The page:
These ethical, moral, and legal decisions will support my professional aims and make me a skilled FNP (Barlow et al., 2018). The inclusion of family members and other health workers throughout the care delivery process is an approach that will result in positive results. FNPs should, therefore, consider these ideas if they are to continue providing superior medical services.

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Strategies for Addressing Moral Distress: Values

I am planning to utilize several strategies to solve moral distress arising from ethical dilemmas. The first approach is to improve my nursing philosophy in such a way that I am prepared for any possible issue that might emerge whenever providing medical services. This means that I will always act ethically and minimize such dilemmas. The second strategy is to collaborate with different colleagues and partners throughout the care delivery process.

This initiative will promote teamwork, thereby addressing any moral distress efficiently (Westrick, 2013). The third initiative is to engage in lifelong learning in order to acquire evidence-based ideas and concepts for solving and coping with moral distress. Finally, I will always seek guidance and support from my colleagues and superiors. Their inputs will guide me to make decisions that can support me whenever I face stressful moments.

I will consider specific values to support my actions or strategies. The identified ones include courage, justice, patient autonomy, excellence, informed consent, altruism, integrity, diversity, and caring. These attributes can empower health professionals to act ethically, make appropriate decisions, and address most of the challenges their patients face (Barlow et al., 2018). I will work with different individuals and colleagues using the value of diversity.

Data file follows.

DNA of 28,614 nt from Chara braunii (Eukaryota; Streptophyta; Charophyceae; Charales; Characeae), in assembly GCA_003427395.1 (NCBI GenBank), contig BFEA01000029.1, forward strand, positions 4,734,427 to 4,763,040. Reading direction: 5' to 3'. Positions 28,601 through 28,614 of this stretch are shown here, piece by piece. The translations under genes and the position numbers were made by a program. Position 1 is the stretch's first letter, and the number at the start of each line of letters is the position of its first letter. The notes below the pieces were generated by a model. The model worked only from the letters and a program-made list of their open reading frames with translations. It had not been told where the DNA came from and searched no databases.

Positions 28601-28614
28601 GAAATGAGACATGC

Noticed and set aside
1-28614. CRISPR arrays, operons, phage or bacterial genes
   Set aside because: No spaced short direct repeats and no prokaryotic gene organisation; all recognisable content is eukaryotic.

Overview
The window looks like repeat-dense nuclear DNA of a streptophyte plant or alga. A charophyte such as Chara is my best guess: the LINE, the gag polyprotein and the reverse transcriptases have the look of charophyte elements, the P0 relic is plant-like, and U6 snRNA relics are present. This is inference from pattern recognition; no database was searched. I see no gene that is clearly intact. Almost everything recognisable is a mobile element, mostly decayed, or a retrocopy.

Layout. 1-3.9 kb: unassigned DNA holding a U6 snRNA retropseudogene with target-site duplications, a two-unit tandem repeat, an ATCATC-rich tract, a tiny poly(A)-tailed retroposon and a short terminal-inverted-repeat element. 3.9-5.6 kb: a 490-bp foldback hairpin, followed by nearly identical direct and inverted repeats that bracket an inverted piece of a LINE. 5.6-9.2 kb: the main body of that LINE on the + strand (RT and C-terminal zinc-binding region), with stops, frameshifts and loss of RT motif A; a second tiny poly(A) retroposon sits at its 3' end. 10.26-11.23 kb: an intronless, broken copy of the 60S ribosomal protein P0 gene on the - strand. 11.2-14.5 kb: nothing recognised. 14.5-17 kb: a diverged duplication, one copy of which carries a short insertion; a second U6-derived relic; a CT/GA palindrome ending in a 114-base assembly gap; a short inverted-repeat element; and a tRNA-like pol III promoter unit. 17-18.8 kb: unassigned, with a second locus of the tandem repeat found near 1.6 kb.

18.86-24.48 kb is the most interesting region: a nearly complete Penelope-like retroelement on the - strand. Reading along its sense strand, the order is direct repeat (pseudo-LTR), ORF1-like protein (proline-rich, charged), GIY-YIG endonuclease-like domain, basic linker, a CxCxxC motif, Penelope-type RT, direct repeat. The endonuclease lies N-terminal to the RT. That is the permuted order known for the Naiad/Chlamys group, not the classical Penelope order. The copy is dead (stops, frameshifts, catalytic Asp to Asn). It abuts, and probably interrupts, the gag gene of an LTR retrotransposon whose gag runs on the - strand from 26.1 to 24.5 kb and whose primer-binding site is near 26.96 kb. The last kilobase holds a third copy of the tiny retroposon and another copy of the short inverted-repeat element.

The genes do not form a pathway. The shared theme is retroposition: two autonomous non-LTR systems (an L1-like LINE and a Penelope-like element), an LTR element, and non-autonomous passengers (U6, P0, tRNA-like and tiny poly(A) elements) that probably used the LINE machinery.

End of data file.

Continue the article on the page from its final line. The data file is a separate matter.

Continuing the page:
The concepts of altruism and caring will guide me to support my patients and offer adequate support. The values of excellence, justice, and excellence will make it possible for me to make relevant decisions and focus on the best actions that will eventually make me a professional FNP. I will also respect my patients’ expectations, consents, and needs. These initiatives and values will guide me to solve moral distress caused by ethical dilemmas.


The above discussion has revealed that NPs cannot separate moral, ethical, and legal issues from nursing practice. This fact explains why they should develop evidence-based philosophies, embrace the best leadership attributes, and implement superior strategies to address any form of moral distress. Such initiatives will empower them to meet their patients’ needs and eventually achieve their professional goals.


Barlow, N. A., Hargreaves, J., & Gillibrand, W. P. (2018). Nurses’ contributions to the resolution of ethical dilemmas in practice. Nursing Ethics, 25(2), 230-242. Web.

Mackey, A., & Bassendowski, S. (2017). The history and evidence-based practice in nursing education and practice. Journal of Professional Nursing, 33(1), 51-55. Web.

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Westrick, S. J. (2013). Essentials of nursing law and ethics (2nd ed.). Burlington, MA: Jones & Bartlett Learning.

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StudyCorgi. (2020) 'Advanced Practice Nursing Decisions and Moral Distress'. 28 December.